Baltimore jury rejects cops’ story

Aaron Winston’s brother, right, speaks at Trayvon Martin rally on Feb. 26.

Aaron Winston’s brother, right, speaks at Trayvon Martin rally on Feb. 26.

A Baltimore jury heard the cry for justice from family and community in the case of 24-year-old Aaron Winston. A Black dock worker, Winston was brutalized by police on Feb. 21 at Power Plant Live, a collection of bars, restaurants and other businesses in gentrified downtown Baltimore’s Inner Harbor.

After severely injuring him, the cops charged Winston with multiple counts of assault, resisting, obstruction, disorderly conduct and failure to obey an order. On Aug. 17, the jury found him not guilty of all charges.

Winston’s family, with support from the People’s Power Assembly and Baltimore Southern Christian Leadership Council, has held many press conferences, pickets and leaflet distributions to build public support for the young worker, whose arm had been pulled out of its socket and broken in two places.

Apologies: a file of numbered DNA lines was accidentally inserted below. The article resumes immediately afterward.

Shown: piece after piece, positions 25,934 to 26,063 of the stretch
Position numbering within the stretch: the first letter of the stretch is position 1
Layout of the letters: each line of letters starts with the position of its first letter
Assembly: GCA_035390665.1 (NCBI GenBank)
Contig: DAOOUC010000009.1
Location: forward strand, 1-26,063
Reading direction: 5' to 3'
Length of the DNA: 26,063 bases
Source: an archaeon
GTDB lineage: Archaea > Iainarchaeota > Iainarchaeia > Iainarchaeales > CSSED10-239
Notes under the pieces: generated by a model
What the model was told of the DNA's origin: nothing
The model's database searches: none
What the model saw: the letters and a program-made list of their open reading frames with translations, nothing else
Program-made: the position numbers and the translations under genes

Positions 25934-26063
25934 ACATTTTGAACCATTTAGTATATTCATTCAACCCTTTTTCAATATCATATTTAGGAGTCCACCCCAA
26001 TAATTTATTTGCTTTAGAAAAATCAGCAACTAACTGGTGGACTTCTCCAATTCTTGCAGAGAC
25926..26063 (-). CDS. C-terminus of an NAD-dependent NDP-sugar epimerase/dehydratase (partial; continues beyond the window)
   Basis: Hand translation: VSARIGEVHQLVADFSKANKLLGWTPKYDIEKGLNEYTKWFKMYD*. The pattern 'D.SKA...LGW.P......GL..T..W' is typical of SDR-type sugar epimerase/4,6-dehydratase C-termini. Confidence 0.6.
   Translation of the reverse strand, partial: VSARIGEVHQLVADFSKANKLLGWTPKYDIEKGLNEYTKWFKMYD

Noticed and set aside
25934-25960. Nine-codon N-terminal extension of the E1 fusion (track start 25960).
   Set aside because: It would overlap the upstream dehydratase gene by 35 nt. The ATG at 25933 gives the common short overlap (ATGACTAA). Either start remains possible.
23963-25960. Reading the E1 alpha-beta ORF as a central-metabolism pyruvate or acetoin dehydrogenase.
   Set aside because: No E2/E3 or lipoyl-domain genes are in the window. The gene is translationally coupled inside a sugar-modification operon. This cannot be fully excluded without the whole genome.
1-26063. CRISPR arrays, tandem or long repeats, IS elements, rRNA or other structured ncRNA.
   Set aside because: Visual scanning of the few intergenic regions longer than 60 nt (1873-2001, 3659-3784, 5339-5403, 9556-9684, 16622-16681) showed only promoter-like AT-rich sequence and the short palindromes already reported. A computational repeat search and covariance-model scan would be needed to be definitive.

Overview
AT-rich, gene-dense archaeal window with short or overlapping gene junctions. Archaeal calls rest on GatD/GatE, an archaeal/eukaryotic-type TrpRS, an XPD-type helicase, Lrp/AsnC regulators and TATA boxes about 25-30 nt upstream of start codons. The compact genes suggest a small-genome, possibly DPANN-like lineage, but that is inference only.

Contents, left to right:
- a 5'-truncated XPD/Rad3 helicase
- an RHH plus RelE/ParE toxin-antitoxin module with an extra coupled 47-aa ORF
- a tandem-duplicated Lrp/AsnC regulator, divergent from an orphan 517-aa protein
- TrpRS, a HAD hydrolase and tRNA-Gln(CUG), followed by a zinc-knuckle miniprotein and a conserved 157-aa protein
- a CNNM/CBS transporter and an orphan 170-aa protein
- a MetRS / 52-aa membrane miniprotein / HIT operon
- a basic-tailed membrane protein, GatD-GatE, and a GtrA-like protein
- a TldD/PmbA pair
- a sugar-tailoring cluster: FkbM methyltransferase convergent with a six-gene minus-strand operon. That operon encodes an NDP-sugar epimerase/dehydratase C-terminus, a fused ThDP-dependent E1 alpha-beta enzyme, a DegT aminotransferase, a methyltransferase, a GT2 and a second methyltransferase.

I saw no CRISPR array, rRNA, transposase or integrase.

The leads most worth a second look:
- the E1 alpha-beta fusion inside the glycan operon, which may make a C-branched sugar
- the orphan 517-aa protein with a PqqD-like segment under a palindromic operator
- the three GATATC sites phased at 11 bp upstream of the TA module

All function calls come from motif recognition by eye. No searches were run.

The jury decision came just a week after a scathing validation by the Department of Justice of the Black community’s decades-long complaints of racism and brutal repression at the hands of Baltimore cops.

A civil suit for damages, including payment of $90,000 in medical bills, is planned.

(WW photo: Sharon Black)

(WW photo: Sharon Black)